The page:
There’s a systemic problem in the Windows software ecosystem. It’s not just a handful of websites, or a handful of bad programs. Practically every piece of freeware is stuffed with junk. If you try to avoid freeware sites and just Google something like “VLC download,” you’ll be pointed straight at adware-filled junk installers too.
Linux has its problems, and it’s not ideal for anyone. Want to play every single PC game that comes out? You need Windows. Need a specific desktop program that only runs on Windows? Yeah, you need Windows by definition — although you could always run those programs in a virtual machine if you don’t mind the additional complexity.
But Linux is an ideal place to be for freeware-lovers. Do you love downloading programs and testing them out? Seriously, switch to Linux now. Linux Mint is very good, although Ubuntu is definitely popular — and there are lots of other Linux distributions, too.
SternisheFan writes: Kim Dotcom’s encrypted file sharing service has added free end-to-end encrypted voice and video chat through the browser.
MegaChat, which promises to keep video chats secure and private, has been developed by the Mega “Conspiracy Team” and is being described as a “Skype killer” by Dotcom.
“We are releasing #MegaChat beta step by step. Starting with video calling today. Text chat & video conferencing will follow soon,” said Dotcom.
MegaChat does not require software beyond a web browser to operate, unlike many other similar services, although plugins for Google’s Chrome and Firefox are available for “faster loading and added resilience against attacks”.
‘No US-based online service provider can be trusted’ The system allows users to share encrypted files having previously shared a personal decryption key with them.
SternisheFan writes: UFO fans rejoice, the UNITED STATES AIR FORCE has declassified files containing information about UFO sightings, related incident reports and other information reported by its agents and employees.
As noted by the MILITARY TIMES, at least 130,000 pages of declassified UFO reports are now viewable on the web (without any restrictions) — at the site called the Blackvault.com — available to anyone who wants to dig into UFO accounts filed during the 1940s to the late 60s. People can search by keyword, like a city for example, or browse filed incidents by year, or date of the incident’s filing.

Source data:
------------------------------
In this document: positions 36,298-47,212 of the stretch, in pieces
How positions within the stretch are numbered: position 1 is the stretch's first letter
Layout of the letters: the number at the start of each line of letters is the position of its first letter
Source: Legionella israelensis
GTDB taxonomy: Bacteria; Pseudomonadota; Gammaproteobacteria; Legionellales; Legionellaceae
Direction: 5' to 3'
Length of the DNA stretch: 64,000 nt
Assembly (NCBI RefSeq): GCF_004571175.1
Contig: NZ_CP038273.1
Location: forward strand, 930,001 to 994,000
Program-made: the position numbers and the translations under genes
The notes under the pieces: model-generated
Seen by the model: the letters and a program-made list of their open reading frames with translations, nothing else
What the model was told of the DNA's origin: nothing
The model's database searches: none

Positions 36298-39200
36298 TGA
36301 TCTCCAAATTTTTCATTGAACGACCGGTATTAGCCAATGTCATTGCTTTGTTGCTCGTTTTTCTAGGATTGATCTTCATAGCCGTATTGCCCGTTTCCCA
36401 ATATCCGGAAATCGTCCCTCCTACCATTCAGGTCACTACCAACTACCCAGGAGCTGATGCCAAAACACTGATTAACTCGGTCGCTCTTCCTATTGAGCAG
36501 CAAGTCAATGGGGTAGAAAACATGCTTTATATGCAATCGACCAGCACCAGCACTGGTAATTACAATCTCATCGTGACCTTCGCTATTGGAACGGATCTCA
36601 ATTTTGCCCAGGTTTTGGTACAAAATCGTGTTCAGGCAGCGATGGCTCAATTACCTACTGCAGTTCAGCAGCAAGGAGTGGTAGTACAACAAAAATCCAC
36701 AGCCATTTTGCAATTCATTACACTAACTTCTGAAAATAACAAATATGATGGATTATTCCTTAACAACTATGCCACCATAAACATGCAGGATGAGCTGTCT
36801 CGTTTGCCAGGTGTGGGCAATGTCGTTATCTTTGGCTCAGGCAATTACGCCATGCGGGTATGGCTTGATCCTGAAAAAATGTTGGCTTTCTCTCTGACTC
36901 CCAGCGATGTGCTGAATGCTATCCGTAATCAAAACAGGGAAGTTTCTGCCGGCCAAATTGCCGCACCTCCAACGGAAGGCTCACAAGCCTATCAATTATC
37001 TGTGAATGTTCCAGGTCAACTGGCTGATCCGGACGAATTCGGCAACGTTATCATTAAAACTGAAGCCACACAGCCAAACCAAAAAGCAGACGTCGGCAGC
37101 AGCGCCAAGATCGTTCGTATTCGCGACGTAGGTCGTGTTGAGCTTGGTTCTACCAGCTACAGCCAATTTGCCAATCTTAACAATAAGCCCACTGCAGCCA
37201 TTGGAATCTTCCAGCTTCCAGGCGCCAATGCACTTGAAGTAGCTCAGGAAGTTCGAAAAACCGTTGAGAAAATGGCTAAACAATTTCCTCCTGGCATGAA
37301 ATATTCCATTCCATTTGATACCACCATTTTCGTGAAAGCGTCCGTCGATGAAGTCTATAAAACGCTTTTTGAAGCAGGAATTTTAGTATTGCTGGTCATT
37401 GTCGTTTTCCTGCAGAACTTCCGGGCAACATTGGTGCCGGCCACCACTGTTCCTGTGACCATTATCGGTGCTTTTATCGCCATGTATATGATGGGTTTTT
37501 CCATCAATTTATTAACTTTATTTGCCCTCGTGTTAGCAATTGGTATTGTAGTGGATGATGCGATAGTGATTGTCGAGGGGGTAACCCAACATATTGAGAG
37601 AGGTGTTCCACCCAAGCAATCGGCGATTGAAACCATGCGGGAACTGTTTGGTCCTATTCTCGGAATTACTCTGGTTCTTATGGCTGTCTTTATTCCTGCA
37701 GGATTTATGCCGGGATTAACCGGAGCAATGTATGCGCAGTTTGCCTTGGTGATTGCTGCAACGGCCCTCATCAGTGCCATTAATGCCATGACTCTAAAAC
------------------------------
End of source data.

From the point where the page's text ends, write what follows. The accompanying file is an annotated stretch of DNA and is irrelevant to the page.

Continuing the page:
These reports were compiled by UFO enthusiast John Greenewald who has spent nearly 20 years filing FOI or Freedom of Information requests for the government to release their “UFO files.”
Of course, skeptics can still argue that these files don’t actually confirm that we’re not alone in the universe, and we’ve been visited in the past by highly intelligent extraterrestrial creatures — but at least researchers can expand their knowledge about how the UFO mania exploded in the 40s especially after the Roswell incident.
AND here’s the most interesting part of this story — these files don’t include any direct information about the 1947 Roswell, New Mexico incident — giving UFOlogists yet another reason to believe that the government is “hiding” something from the public.
One of the 10,000 plus UFO cases documented by the US Air Force include a 1950 incident at Holloman Air Force Base in Alamogordo, New Mexico, an area just several miles away from Roswell.
The said incident involved an agent at the Air Force Office of Special Investigations agent who reported a “star-like craft that shifted from a bright white color to red and green as it moved erratically in several directions.”